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Grieving Sister

CD Knowles 9 months ago

Dear Knowles,

This is hard for me to write. My younger sister, whom I’ll call Lisa, died two months ago at the age of seventeen. There was nothing physically wrong with her except a broken heart. She didn’t confide in me much, but I knew she’d been going out with a guy she’d met through friends in school named Alex. Our parents didn’t approve of Alex, but tended not to interfere in Lisa’s social life since she had top grades and had already been accepted to Dartmouth College. I am six years older than Lisa, graduated college a year ago, and have been living away from home (and in another city) since high school. But I know from Lisa that she was really in love with this guy and was trying to figure out ways to be with him. She talked about postponing college, getting a job and living with Alex who worked as a chef in a local restaurant. She wanted to marry Alex. I didn’t discuss any of these things with my parents, and deeply regret that. Because, of course, things didn’t work out with Alex, and Lisa grew extremely depressed. I am shocked that my parents didn’t see how much she deteriorated, but probably they were in total denial. And perhaps Lisa put a good face on things. But she didn’t think she could go on without Alex, and grew so morose that she went out in the woods and hung herself. Just writing this makes me sick, Lisa, my sister, taking her life in that gruesome way. My parents immediately wanted to cover the whole thing up. They wouldn’t admit Lisa had committed suicide and told all their friends she’d died of complications of the flu. I think they’ve actually talked themselves into believing that’s the true story. But it isn’t the true story, it’s a lie, and if Lisa’s life is to make any sense I think people have to know the truth about her death. My parents will not allow me to speak of Lisa’s suicide openly (or even to speak of it at all). I’d like to respect their wishes, but also want to respect the memory of my sister. What to do? I can’t go on like this and count on hearing from you.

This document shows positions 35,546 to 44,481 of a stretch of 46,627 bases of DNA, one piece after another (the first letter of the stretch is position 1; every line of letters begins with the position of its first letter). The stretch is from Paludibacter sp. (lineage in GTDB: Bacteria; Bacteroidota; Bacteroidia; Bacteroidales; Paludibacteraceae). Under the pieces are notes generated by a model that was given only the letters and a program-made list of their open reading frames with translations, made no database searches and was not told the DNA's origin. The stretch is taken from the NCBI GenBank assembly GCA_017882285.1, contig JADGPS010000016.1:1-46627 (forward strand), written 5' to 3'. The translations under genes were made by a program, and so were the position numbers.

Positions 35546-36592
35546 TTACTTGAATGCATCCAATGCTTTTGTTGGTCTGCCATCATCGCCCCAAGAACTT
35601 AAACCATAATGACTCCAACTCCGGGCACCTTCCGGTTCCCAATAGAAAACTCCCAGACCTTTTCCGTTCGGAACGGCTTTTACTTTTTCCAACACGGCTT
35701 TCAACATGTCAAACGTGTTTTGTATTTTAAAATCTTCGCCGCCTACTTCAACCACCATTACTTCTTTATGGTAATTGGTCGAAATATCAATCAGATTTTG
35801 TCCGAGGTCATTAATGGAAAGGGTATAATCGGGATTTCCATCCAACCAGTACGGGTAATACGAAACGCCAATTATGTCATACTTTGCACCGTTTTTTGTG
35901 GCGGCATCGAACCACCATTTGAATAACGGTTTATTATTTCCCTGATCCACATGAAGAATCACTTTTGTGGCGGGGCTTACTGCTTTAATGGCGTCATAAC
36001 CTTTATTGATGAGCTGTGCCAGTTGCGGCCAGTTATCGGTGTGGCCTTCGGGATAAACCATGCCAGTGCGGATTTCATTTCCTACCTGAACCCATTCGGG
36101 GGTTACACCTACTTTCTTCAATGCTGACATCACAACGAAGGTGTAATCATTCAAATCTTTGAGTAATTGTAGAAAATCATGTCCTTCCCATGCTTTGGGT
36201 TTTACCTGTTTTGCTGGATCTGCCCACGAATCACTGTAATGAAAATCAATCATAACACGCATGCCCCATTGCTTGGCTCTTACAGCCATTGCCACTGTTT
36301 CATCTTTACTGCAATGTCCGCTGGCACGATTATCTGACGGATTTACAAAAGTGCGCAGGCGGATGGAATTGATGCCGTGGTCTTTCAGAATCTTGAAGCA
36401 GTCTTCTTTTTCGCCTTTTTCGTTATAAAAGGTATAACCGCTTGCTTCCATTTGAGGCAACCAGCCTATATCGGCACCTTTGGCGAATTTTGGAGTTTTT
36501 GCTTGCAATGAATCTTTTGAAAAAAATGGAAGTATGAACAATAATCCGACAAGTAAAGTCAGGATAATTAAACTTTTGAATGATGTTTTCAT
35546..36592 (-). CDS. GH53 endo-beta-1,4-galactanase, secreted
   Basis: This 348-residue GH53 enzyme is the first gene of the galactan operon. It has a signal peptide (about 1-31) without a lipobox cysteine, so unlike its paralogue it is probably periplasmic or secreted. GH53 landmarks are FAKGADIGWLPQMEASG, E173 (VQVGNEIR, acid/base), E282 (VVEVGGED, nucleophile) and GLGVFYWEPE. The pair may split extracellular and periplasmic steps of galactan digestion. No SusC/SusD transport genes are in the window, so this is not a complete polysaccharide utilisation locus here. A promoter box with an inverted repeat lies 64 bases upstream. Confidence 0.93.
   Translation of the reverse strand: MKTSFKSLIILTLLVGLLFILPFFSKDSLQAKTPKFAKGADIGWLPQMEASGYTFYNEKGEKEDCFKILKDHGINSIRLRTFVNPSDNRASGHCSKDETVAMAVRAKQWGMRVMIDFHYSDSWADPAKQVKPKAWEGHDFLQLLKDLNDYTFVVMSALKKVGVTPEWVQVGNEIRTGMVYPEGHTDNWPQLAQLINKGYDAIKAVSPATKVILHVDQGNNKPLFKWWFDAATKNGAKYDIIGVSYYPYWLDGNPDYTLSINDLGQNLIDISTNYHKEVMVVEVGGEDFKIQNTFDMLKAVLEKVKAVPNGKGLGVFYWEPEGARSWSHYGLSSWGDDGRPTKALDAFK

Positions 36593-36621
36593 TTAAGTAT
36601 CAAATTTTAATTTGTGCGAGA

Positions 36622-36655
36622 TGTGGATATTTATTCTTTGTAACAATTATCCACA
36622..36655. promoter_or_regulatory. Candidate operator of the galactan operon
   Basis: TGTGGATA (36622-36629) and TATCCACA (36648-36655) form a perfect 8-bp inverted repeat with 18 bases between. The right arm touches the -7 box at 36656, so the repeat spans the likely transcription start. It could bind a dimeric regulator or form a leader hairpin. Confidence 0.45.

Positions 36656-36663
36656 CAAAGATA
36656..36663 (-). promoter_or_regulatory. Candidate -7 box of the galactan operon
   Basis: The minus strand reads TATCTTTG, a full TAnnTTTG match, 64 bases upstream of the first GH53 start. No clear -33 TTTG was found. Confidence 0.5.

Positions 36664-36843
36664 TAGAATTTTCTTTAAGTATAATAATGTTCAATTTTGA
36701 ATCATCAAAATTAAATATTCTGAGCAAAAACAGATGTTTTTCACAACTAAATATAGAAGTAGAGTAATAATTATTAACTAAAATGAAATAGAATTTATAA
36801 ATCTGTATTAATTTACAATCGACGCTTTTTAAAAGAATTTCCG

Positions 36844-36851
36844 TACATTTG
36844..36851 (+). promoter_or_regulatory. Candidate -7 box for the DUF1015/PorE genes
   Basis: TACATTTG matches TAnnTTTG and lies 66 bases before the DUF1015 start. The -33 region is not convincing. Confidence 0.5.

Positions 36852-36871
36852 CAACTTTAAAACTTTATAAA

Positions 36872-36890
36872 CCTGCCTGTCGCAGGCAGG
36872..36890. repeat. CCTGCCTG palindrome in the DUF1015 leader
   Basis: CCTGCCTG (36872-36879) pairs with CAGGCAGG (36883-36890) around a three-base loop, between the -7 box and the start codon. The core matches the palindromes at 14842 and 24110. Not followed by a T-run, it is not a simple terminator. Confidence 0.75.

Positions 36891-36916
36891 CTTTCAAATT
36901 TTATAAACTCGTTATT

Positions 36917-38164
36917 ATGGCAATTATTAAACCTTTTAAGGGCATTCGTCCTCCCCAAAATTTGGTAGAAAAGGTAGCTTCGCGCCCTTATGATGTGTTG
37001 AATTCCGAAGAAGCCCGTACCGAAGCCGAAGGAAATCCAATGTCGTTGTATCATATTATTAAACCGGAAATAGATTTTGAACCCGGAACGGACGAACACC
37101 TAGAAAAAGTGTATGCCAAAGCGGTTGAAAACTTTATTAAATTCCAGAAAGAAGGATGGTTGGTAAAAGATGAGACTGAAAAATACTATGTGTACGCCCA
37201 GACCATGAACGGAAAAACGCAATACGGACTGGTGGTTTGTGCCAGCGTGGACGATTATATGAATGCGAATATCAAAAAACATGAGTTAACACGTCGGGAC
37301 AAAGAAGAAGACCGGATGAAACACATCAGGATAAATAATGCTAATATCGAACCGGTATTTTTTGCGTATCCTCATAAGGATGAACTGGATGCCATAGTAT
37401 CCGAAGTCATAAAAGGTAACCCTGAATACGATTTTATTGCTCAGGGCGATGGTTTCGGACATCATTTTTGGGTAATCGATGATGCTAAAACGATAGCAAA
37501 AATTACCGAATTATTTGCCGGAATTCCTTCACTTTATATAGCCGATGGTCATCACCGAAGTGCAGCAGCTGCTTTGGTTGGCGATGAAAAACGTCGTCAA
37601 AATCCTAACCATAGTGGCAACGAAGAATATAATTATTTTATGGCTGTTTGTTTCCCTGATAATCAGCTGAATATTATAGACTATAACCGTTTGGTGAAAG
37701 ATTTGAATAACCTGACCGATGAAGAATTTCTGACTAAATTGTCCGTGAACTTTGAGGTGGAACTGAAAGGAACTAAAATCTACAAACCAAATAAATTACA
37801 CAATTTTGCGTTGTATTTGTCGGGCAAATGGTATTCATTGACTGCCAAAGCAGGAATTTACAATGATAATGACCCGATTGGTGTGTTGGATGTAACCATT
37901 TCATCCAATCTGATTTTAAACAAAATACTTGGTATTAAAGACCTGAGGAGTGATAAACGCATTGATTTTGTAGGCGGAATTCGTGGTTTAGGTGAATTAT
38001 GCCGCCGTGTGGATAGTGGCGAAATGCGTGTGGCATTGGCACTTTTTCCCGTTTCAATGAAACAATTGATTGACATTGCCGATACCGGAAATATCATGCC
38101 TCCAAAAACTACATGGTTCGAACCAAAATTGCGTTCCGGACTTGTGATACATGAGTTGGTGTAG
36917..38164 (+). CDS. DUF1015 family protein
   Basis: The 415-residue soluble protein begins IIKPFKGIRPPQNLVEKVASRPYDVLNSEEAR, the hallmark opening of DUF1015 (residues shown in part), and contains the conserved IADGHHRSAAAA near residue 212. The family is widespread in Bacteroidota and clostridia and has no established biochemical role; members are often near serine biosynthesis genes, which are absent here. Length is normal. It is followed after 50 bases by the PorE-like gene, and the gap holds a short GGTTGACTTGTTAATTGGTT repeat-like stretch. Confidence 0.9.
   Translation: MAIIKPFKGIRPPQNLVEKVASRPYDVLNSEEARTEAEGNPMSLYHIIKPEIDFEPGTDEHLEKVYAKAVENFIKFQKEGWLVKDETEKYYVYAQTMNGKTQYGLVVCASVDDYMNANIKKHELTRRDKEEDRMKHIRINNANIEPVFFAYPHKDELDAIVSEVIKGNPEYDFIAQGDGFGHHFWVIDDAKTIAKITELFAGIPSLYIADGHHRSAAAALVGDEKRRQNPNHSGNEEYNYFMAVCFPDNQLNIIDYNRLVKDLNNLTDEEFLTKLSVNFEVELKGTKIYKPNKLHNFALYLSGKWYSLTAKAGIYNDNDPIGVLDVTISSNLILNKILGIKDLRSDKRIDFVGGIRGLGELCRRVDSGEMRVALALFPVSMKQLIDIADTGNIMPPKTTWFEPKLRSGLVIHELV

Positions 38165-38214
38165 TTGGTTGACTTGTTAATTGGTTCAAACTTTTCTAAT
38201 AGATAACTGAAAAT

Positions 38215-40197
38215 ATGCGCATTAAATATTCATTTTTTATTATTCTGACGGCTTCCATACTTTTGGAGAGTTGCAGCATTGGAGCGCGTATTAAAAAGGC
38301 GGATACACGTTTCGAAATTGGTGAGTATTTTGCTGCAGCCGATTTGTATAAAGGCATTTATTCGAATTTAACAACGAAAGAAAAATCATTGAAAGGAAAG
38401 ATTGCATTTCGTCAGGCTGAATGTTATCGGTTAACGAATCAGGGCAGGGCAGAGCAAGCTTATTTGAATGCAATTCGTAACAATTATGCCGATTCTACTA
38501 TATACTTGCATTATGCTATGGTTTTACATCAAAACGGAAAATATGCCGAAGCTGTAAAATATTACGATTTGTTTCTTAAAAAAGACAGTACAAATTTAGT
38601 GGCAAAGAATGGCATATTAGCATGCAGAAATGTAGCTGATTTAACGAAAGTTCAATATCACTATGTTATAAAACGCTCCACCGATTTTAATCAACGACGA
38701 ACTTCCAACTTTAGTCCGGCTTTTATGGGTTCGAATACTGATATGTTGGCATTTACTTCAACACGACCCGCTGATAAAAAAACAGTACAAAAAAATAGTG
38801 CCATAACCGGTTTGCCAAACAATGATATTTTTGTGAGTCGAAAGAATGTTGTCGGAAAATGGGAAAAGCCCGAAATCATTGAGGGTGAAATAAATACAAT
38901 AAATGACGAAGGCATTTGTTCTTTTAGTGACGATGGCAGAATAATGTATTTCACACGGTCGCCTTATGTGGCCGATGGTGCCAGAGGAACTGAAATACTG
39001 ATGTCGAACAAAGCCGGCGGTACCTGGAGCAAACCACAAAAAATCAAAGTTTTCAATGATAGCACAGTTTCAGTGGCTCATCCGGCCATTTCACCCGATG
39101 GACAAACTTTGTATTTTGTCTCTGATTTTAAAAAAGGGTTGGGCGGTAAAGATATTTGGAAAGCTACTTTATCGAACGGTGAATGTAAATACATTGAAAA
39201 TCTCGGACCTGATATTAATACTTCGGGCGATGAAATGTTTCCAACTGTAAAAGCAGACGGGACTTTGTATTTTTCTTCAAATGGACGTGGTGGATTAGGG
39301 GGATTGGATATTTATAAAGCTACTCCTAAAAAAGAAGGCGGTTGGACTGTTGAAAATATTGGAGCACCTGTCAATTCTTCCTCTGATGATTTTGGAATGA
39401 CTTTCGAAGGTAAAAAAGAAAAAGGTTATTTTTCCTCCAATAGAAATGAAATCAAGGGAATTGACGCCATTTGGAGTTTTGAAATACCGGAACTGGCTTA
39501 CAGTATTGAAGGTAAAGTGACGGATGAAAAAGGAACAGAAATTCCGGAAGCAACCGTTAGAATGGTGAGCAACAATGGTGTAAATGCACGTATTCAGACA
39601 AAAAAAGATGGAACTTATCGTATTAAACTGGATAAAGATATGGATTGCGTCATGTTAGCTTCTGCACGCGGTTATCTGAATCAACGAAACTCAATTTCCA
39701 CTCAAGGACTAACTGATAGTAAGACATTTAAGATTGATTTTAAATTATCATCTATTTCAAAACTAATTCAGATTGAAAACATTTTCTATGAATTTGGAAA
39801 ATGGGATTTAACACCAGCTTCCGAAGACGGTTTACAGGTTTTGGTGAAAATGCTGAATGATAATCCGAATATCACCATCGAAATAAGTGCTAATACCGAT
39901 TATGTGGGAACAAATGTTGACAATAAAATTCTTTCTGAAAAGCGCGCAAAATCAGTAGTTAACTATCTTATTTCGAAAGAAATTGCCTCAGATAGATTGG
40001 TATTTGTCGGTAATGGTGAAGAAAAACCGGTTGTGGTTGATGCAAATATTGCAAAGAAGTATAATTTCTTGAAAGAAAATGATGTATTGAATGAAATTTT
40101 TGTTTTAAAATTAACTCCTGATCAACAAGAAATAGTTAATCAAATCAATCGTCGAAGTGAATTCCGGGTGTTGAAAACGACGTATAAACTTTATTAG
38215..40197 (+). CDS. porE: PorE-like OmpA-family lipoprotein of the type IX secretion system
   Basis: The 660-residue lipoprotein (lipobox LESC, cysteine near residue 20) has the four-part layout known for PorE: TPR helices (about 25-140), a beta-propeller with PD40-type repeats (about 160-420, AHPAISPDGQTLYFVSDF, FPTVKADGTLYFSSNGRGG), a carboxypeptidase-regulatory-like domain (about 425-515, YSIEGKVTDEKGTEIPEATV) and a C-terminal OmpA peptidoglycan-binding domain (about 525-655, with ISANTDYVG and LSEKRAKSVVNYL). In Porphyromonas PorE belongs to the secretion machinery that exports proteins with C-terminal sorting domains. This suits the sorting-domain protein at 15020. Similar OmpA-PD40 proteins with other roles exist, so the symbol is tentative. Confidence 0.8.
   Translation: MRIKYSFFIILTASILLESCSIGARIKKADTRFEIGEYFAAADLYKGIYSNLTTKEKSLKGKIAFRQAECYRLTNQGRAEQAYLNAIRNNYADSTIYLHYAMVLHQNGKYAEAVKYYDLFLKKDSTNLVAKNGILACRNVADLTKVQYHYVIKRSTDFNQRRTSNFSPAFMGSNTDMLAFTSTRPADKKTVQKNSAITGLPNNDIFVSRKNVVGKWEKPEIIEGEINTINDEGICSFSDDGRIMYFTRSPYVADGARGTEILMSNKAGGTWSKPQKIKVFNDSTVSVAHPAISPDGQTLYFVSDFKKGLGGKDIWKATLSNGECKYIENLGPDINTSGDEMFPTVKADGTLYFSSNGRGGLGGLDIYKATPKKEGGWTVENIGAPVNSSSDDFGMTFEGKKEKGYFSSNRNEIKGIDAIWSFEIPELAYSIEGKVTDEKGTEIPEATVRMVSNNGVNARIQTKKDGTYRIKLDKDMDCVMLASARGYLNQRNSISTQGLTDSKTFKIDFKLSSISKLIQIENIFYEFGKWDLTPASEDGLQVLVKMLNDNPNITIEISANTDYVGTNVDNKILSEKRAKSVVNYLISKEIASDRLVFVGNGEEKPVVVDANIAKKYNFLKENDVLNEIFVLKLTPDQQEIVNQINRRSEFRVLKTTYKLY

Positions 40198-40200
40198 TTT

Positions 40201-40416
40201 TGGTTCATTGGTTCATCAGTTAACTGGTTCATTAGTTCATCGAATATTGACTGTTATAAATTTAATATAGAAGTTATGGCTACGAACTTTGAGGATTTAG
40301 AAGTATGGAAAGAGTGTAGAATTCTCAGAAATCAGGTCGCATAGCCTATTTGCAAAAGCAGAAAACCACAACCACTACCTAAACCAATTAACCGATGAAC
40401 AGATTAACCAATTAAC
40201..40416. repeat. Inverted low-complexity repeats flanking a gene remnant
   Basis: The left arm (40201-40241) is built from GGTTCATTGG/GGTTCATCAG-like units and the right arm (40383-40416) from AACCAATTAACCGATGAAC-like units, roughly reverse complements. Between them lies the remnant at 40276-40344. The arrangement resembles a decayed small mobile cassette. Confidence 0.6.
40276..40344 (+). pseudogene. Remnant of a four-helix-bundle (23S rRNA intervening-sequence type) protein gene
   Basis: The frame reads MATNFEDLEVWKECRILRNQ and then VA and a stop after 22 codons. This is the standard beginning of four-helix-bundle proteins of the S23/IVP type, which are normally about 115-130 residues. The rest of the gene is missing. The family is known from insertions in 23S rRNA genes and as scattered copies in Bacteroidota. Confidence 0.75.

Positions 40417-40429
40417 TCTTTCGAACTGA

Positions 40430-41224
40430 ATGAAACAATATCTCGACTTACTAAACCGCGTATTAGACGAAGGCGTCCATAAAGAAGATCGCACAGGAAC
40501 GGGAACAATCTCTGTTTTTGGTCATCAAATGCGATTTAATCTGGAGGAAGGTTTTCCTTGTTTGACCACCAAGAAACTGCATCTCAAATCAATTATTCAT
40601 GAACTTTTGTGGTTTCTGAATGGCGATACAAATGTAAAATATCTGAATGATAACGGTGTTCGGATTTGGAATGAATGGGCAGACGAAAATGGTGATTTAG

Thanks in advance,

Grieving Sister


Dear Grieving Sister,

I offer condolences. That is a very sad story. I agree that for your sister, Lisa’s life to make sense people should know the truth about her death. However, people handle grief in different ways and if your parents’ way is to make up a palatable story, that is their right and you will probably not be able to dissuade them. You, on the other hand, can tell the truth. There’s no reason for you not to be honest with friends and acquaintances. If someone should ask how your seventeen-year-old sister died, you can answer truthfully that she suffered from a broken heart, that she lost her will to live, that she went into the woods and hung herself. Sounds pretty gruesome, but that’s what happened and if you feel strongly about it, it’s your right to give an accurate description of the events that occured. You didn’t tell me much about yourself, but there’s no doubt that your sister’s tragic end will have an enduring impact on your own life. I suggest you write about her death and perhaps also the subject of suicide as a way to come to grips with the tragedy. Keeping a journal is a start. Short stories, essays, op-eds could be good things to aspire to. I sense that with you as a sister, Lisa’s death will not have been in vein. Whatever you do, I wish you the best.


CD Knowles




This is what I would do about it. Invite ALL of ex boy flings over all the time, day and night. Especially the ones that hate her. If the husbands shows signs of anxiety because my childhood friend will no longer come over, it is time for divorce papers. Otherwise, your husband should find this comical and enjoy some new friends.
– V. T.

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Disclaimer: CD Knowles is not a doctor or psychotherapist. Any opinions expressed on Knowles Knows are just that — opinions.